Power Struggle

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Alexander II
Power Struggle
The Decline

 


After the death of Alexander there was not really a successor. Officially, his handicapped stepbrother Arrhidaios would take the power as Phillip III, and the still unborn son of Roxan would follow him as Alexander IV. But reality was different and the empire got shared between the main powerful figures: Chiliarch Perdikkas and Antipatros (the strategist from Athens), Krateros and some Satraps like Antigonos (who took Mayor Phrygia, Lykien and Pamphylien), Ptolemaios (who took Egypt) and Lysimachos (who ruled over Thracia).

This started a series of small fights and territorial alterations. Some states were disintegrated and formed again with new a territorial structure, they became independent and after dissolved because of internal arguing. This situation ended at the beginning of 281 BC with the extinction of the generals. Antipatros and Krateros defeated Thessaly and destroyed once and for all the naval power of Athens, that got occupied by the Macedonian troops. In Asia, Perdikkas tried to extend his power, until that in 320 BC he got killed by a campaign in Egypt.

The same year fell also Krateros in the fight against Eumenos in Minor Asia. Antigonos got the power over Asia and died in 301 BC at the age of 81 during the battle of Ipsos in Phrygia. Ptolemaios died in 283 BC. Seleukos became the ruler of Babylon and strongly enlarged his reign in a short time. The fights continued in this way for a long time, and many rulers died and got quickly replaced by other. Finally, the empires got shared between Lysimachos, who had in the mean time taken the supremacy in Europe, and Seleukos, who was ruling over Asia and Minor Asia.

Now it was the time for the fights between Lysimachos and Seleukos to start, that ended with the death of Lysimachos in  281 BC during the battle of Kurupedion. Seleukos saw then close his dream of seizing the power over Europe, but got killed when entering the European territories. The result of these power struggles were the three remaining big empires: the Ptolemaic Empire, the Seleucid Empire, and the ancestral territory of Macedonia.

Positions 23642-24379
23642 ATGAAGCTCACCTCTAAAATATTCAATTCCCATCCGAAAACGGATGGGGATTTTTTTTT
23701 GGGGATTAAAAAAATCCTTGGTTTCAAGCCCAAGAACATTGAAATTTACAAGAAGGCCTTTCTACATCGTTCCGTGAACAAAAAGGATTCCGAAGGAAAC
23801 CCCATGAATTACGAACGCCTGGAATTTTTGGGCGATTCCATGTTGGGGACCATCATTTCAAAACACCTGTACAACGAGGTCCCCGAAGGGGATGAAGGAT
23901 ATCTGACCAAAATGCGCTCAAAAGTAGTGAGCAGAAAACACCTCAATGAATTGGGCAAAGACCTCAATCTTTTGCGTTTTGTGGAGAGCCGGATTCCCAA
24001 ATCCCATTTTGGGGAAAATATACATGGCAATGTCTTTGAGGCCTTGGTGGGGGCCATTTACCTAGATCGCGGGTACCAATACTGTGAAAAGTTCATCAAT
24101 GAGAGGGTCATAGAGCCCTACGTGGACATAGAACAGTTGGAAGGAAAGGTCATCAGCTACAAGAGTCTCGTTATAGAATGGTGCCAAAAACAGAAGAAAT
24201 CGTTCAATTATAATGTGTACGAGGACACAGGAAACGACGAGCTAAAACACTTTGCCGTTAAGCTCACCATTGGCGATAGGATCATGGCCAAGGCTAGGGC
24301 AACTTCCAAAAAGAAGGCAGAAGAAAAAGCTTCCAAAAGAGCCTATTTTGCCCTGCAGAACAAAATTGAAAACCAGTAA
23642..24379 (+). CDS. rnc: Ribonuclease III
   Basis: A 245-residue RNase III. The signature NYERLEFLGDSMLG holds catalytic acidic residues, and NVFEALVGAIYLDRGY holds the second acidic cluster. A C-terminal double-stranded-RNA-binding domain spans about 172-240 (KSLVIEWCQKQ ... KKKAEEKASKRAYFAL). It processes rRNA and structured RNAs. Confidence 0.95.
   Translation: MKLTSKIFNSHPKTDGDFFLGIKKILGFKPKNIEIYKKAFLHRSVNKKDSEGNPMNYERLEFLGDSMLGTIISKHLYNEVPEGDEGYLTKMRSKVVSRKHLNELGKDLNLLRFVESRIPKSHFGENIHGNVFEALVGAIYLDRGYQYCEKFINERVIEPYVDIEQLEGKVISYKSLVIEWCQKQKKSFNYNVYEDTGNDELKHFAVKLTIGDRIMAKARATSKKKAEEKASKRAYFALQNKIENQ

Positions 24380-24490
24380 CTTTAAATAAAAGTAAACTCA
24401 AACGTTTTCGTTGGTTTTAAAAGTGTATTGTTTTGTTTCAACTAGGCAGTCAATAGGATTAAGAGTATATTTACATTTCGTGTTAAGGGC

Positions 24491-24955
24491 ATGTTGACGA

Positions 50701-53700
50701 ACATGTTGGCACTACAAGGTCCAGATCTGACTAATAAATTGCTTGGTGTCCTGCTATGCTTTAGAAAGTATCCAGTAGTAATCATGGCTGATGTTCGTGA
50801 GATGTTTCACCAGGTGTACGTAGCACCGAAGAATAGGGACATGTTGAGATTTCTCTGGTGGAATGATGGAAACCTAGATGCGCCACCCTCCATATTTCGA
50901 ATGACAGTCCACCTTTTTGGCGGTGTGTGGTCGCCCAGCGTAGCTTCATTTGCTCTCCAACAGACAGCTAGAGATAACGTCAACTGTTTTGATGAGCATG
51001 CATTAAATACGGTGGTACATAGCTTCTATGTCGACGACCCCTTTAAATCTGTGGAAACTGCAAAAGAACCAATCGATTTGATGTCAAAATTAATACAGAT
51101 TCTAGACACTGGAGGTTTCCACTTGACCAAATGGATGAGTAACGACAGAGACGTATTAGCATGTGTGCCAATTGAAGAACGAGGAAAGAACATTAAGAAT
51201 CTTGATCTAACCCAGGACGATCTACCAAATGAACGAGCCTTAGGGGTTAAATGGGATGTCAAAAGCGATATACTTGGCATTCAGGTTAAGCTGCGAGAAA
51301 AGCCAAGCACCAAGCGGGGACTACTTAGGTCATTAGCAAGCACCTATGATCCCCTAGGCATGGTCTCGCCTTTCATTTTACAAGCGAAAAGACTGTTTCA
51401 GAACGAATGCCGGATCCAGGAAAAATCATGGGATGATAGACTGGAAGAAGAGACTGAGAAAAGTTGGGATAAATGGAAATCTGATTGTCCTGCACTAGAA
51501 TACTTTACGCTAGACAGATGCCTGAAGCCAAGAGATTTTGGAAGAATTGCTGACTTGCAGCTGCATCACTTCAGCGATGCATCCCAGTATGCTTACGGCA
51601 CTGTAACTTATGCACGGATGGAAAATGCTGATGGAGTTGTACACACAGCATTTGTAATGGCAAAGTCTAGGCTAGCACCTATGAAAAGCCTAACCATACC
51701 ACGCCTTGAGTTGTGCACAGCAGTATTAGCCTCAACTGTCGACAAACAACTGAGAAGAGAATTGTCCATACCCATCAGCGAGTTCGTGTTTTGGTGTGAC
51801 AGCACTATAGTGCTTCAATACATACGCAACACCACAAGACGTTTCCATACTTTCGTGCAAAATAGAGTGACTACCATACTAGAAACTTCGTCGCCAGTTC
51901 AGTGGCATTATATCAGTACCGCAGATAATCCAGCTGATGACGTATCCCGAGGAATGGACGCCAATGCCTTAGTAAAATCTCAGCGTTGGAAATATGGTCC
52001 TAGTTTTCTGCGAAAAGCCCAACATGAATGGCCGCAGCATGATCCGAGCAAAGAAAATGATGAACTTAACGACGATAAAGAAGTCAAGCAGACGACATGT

In Greece, many cities got together to create alliances that would set them in a more relevant position. The first ones were the Aetoler Alliance, that seized the power over almost all central Greece after expelling the Celts that had advanced until Delphi, the Achaean Alliance, that surrounded the Peloponnesus, and the Melossian Alliance, in the entire region of Epirus. In 276 BC, an anti-Macedonian alliance between Athens and Sparta followed the Chremonidian war but ended with the defeat of Athens, giving Macedonia the total control in 262 BC. After, Pergamon enjoyed a short rise between 228 and 223 BC, when Attalos I dominated over a big part of Minor Asia.

Kleomenes managed to make Sparta born again through his reforms, but got beaten in 222 BC by a Macedonian Achaean Alliance and the city went down again. In 224 BC, a Hellenic Alliance leaded by Macedonia was created with the union of Achaia, Thessaly, Epirus, Akarnany, Boeotia, Phokoe, Lokre and Euboea. This Alliance guided the allies war against Sparta and Aetoler in 220 BC, which ended with the peace of Naupaktos, the last peace signed before the Roman arrival in Greece.

In fact, the Roman established themselves in Macedonian territories during the I and II Illyrieschen war in 229 and 219 BC. Phillipp V formed then an alliance with Carthage, in Sicily, and Rome with Aetoler. This leaded to the first Macedonian war in 215-205 BC, which ended with a peace agreement. Ιn the II Punic war, the Roman defeated Carthage and Sicily became a Roman province.

Early History / Archaic Age / Classical Age / Hellenic Age / The Army / Timeline

 
 

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